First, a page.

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Will a regular PCI Express card work in a "PCI Express x16 Graphics (PEG)" slot?

Will a regular PCI Express card work in a "PCI Express x16 Graphics (PEG)" slot?

I have a Shuttle SG31G2 that has an Intel G31/ICH7 chipset, one PCI slot, and one 16x PCI Express slot. I want to add a better gigabit NIC to it, and the PCI slot is already in use by a SATA card. According to this this diagram of the chipset, the x16 PCIe slot is connected differently than the other PCIe slots.

Asked by: Guest | Views: 105
Total answers/comments: 2
Guest [Entry]

"January 7th 2014 Edit

I currently have a PCIE x4 Intel I350 NIC in a PCIE x16 slot meant for graphics on a Intel DH77DF motherboard working without a problem.

The original post below stating that ""as long as it fits it should work"" still stands. It's still possible that some motherboard manufacturers have a PCIE x16 slot that won't accept anything other than a graphics card. I think this only happened in the early days of PCI Express, and modern motherboards (say Core 2 and newer, and definitely Core i-series and newer) are pretty flexible in what you can use the PCIE x16 slot for.

Also, make sure you have on-board or on-chip graphics, or a video card somewhere. Most motherboards won't boot without video. Although, sometimes you might be able to configure the BIOS to ignore the lack of video and continue booting.

I figured I'd return to clarify my answer after encountering this very situation myself :)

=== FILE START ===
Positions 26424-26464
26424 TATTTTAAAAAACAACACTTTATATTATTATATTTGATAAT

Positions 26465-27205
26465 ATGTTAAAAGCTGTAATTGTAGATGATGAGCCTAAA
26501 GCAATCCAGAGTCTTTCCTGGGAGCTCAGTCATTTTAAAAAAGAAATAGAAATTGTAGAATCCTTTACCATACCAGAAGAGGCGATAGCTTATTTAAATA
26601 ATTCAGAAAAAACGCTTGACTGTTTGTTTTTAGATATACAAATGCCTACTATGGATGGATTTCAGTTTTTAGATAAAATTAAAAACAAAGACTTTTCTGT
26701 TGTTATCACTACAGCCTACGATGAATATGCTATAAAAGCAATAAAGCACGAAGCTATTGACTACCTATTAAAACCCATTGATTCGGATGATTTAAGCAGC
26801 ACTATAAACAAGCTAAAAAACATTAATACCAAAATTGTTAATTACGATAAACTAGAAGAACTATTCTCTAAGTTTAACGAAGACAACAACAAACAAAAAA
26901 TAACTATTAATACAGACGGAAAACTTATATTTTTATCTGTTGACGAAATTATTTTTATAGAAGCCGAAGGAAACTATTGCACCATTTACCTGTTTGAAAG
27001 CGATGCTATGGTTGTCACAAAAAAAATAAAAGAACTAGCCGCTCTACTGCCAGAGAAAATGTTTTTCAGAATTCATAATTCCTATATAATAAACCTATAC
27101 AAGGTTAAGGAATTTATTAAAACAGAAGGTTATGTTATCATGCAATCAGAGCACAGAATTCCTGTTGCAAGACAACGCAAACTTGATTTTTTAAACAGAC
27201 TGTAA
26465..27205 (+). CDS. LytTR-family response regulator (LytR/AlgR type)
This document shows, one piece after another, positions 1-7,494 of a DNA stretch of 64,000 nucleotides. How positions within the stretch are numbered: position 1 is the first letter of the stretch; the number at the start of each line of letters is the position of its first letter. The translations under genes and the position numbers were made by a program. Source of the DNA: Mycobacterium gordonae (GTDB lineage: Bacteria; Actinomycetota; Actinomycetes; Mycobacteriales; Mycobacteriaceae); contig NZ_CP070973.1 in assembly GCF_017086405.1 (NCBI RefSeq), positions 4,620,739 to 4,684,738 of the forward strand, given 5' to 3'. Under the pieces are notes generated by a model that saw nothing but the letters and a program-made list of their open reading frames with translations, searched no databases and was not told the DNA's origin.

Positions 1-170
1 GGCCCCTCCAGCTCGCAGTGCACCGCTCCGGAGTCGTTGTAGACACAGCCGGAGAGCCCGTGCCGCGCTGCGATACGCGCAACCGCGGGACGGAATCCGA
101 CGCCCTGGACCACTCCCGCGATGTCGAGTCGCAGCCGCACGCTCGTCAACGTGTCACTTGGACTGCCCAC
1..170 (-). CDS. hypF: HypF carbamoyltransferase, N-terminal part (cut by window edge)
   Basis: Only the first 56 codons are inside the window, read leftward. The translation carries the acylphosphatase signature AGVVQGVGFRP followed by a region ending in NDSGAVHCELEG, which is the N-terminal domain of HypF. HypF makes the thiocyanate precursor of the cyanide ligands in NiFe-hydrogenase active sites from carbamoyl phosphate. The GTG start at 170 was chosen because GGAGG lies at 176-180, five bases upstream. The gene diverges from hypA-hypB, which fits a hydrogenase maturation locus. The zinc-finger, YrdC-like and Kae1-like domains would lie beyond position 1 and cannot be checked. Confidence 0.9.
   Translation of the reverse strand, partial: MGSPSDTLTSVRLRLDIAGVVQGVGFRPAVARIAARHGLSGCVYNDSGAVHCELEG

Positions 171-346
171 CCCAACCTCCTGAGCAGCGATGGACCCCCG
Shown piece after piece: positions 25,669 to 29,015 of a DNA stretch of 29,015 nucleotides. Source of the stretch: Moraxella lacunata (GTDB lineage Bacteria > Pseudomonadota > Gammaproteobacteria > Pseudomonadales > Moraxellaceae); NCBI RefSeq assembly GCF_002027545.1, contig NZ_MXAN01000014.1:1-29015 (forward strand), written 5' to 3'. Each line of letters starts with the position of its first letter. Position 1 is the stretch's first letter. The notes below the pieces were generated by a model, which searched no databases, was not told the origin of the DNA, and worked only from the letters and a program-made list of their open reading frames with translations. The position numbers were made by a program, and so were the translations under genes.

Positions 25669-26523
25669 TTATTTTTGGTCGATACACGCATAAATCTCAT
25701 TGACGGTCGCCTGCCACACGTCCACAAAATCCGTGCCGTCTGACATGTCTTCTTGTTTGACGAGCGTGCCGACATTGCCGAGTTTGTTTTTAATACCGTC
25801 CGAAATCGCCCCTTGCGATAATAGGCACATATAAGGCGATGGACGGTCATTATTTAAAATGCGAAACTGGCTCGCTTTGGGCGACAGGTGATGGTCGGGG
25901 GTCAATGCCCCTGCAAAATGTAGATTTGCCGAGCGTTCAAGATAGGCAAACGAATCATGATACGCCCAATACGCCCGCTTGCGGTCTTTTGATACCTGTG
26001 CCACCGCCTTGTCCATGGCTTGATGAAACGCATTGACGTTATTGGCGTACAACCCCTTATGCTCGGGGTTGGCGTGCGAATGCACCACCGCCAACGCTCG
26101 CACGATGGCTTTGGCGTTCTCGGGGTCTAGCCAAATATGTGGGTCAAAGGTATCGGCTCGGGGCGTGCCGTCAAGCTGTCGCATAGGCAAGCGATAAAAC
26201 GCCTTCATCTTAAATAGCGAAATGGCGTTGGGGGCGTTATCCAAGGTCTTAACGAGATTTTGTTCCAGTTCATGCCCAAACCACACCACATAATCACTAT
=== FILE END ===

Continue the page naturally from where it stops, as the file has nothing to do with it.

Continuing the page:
Original Post

Initially I'd say there's no real difference between the PCI-Express slots and as long as it fits there's no problem.

However, the problem is if the PCI-Express slot is specifically labeled for video card. The tomshardware link shows the user placing the TV Tuner card in his second slot, not the first. The first slot (in your case, your only slot) might be graphics only.

Some point to yes. Some point to no. It's hard to tell and seems like it's up to how the motherboard manufacturers decided to integrate the chipsets."
Guest [Entry]

"I have done this many times without a problem.

The PCI Express graphics slot (PEG) is identical to a normal PCI Express slot, with the exception that it has some architectural enhancements for transferring large amounts of data to and from your system and sometimes providing more power to the card. This doesn't negatively impact using any standard PCI Express card in that slot.

The hiccup, is if the motherboard also has an integrated graphics chip. If it does, a few motherboards automatically disable the integrated graphics chip, depending on if the BIOS detects a card in the PEG slot. This is not typical though, and you can usually adjust this behaviour by going into the BIOS and changing the priority of video card detection to prioritize integrated graphics first instead of PCI Express or PCI."